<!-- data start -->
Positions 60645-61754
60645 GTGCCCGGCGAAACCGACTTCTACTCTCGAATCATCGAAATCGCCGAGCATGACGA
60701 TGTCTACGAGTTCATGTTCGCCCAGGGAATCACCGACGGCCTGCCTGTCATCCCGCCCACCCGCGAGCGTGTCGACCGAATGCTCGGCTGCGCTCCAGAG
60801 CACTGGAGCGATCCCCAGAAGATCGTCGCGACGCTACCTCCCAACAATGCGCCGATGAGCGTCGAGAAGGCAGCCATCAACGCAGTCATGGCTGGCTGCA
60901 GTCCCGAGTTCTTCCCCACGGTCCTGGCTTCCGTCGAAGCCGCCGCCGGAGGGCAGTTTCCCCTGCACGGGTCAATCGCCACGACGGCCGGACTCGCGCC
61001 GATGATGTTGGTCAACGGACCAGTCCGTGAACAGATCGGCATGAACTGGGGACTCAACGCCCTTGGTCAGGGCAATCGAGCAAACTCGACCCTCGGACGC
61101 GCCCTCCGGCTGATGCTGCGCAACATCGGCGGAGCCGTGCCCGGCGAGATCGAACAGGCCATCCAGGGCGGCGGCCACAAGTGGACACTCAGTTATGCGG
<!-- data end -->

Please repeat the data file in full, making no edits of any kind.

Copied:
Positions 60645-61754
60645 GTGCCCGGCGAAACCGACTTCTACTCTCGAATCATCGAAATCGCCGAGCATGACGA
60701 TGTCTACGAGTTCATGTTCGCCCAGGGAATCACCGACGGCCTGCCTGTCATCCCGCCCACCCGCGAGCGTGTCGACCGAATGCTCGGCTGCGCTCCAGAG
60801 CACTGGAGCGATCCCCAGAAGATCGTCGCGACGCTACCTCCCAACAATGCGCCGATGAGCGTCGAGAAGGCAGCCATCAACGCAGTCATGGCTGGCTGCA
60901 GTCCCGAGTTCTTCCCCACGGTCCTGGCTTCCGTCGAAGCCGCCGCCGGAGGGCAGTTTCCCCTGCACGGGTCAATCGCCACGACGGCCGGACTCGCGCC
61001 GATGATGTTGGTCAACGGACCAGTCCGTGAACAGATCGGCATGAACTGGGGACTCAACGCCCTTGGTCAGGGCAATCGAGCAAACTCGACCCTCGGACGC
61101 GCCCTCCGGCTGATGCTGCGCAACATCGGCGGAGCCGTGCCCGGCGAGATCGAACAGGCCATCCAGGGCGGCGGCCACAAGTGGACACTCAGTTATGCGG